This past year’s health discussion has been remarkable for the narrow range of ideas and opinions that have floated down to the man on the street. Journalists have sought out the same organizations and sources for their stories, offering up what has become the conventional wisdom for reform. To bring more voices into the conversation, our Excluded Voices series will intermittently feature health care experts who aren’t on the media’s A-list of sources. This is the sixth entry in the series, which is archived here. We want to offer journalists more options for their stories and encourage a deeper conversation. To that end, we’ve asked the experts featured in each post to respond to questions from Campaign Desk readers.

Historically, insurance companies haven’t topped reporters’ story idea lists. Boring, editors say. Complicated, reporters think. Of course, that’s all good for the insurers—especially health insurers that would just as soon not have snooping reporters scrutinizing their practices. As someone who has spent nearly an entire career covering insurance, I can tell you the subject is neither boring nor complicated once you delve into it. More reporters should do so if they want to explain what the various bills winding their way through Congress will mean for the public as well as for insurance companies.

One reporter who has made something of a specialty of covering insurance is Lisa Girion of the Los Angeles Times. Last week, Girion covered the testimony insurance executives gave before the House Subcommittee on Oversight and Investigations, and offered readers some insight into industry-think. The executives told Congress that they would continue to rescind coverage for people who unintentionally fail to disclose what insurers consider preexisting conditions when applying for health insurance. UnitedHealth Group, WellPoint, and Assurant Inc. have cancelled some 20,000 policies, leaving policyholders stuck with medical bills. Sometimes, companies cite even the flimsiest evidence of deceit in order to justify rescinding their coverage. And sometimes they’ve paid bonuses to staffers who help purge their books of policyholders likely to file expensive claims.

Campaign Desk sat down with Wendell Potter, a former head of corporate communications for CIGNA, the country’s fourth-largest insurer, and now a senior fellow on health care at the Center for Media and Democracy. Potter, who also spent four years at Humana, left the industry in 2008 after nearly twenty years of promoting its messages.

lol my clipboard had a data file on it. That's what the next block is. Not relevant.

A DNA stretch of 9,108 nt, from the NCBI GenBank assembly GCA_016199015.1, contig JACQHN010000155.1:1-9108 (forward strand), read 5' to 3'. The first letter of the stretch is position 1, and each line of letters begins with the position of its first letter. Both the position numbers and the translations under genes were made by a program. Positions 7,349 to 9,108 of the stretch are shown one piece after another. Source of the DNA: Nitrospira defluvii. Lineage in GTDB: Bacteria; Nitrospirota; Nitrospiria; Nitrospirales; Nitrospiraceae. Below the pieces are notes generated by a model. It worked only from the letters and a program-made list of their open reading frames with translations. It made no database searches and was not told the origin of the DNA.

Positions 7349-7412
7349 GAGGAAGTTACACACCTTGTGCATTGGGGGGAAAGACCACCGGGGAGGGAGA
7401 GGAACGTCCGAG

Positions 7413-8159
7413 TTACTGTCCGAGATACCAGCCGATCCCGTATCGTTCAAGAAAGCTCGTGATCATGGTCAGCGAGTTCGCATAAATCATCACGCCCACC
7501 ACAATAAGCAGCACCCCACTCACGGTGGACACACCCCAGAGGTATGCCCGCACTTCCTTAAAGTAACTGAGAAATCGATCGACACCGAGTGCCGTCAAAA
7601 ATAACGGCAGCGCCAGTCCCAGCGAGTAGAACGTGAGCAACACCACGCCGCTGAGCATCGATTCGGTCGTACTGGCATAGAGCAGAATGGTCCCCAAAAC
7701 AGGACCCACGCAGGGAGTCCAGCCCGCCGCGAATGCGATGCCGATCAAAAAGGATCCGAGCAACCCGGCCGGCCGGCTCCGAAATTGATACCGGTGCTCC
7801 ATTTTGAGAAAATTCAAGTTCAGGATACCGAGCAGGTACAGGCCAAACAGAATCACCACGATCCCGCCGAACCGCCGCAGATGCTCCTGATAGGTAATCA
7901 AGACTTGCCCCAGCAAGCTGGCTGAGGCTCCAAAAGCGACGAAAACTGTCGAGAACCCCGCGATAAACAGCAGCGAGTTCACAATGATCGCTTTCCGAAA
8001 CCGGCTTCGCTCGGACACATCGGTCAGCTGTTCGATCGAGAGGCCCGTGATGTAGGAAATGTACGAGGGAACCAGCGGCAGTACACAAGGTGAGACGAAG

Trudy Lieberman: Why did you leave CIGNA?

Wendell Potter: I didn’t want to be part of another health insurance industry effort to shape reform that would benefit the industry at the expense of the public.

TL: Was there anything in particular that turned you against the industry?

WP: A couple of years ago I was in Tennessee and saw an ad for a health expedition in the nearby town of Wise, Virginia. Out of curiosity I went and was overwhelmed by what I saw. Hundreds of people were standing in line to get free medical care in animal stalls. Some had camped out the night before in the rain. It was like being in a different country. It moved me to tears. Shortly afterward I was flying in a corporate jet and realized someone’s insurance premiums were paying for me to fly that way. I knew it wasn’t long before I had to leave the industry. It was like my road to Damascus.

TL: What was so upsetting about the industry that pushed you over the edge?

WP: I was in a unique position to know how companies made money—what they had to do to satisfy shareholders—and how the industry has been able to kill reform in the past. I had been part of those efforts and didn’t want to be part of them again.

TL: How did you spin the press to the industry’s way of thinking?

WP: Over the years I developed relationships with key reporters. When you do that, you are in a much better position to influence the tone and content of stories reporters write, or at least be sure that your company’s key messages are included. It’s similar to the way special interests woo members of Congress. It’s not just money; it’s relationships.

TL: Did you ever deliberately mislead the press?

WP: I would say yes, if you mean not disclosing some pertinent information at times. PR people are always making selective disclosures of information. That’s what you do. I did not knowingly provide inaccurate information.

TL: How do reporters know what’s missing?

WP: They don’t. That’s why it’s really important to know what you’re covering.

TL: Can you give an example?

Trudy Lieberman is a fellow at the Center for Advancing Health and a longtime contributing editor to the Columbia Journalism Review. She is the lead writer for The Second Opinion, CJR’s healthcare desk, which is part of our United States Project on the coverage of politics and policy. Follow her on Twitter @Trudy_Lieberman.